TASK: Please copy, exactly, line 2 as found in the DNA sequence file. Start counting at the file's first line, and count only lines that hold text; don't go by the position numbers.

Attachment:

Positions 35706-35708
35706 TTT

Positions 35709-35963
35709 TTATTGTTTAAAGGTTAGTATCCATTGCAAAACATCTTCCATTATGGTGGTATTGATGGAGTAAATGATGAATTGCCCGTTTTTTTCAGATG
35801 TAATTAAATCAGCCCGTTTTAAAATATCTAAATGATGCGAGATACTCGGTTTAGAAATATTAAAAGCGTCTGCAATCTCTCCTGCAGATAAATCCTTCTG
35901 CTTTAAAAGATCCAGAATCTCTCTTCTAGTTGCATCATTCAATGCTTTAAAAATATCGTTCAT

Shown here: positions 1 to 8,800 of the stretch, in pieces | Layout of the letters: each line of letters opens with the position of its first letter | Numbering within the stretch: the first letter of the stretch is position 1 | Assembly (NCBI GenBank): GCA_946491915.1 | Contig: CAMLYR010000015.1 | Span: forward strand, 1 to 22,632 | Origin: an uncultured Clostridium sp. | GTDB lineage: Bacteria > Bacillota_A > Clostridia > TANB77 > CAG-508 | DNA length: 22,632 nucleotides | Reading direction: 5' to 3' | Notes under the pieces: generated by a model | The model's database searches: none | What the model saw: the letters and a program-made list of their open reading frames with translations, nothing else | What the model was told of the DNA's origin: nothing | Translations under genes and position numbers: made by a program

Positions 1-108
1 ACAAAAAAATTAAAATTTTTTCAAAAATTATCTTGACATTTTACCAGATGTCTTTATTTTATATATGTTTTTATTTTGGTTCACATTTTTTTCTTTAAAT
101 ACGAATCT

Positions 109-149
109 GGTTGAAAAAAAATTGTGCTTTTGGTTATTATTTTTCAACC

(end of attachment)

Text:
35706 TTT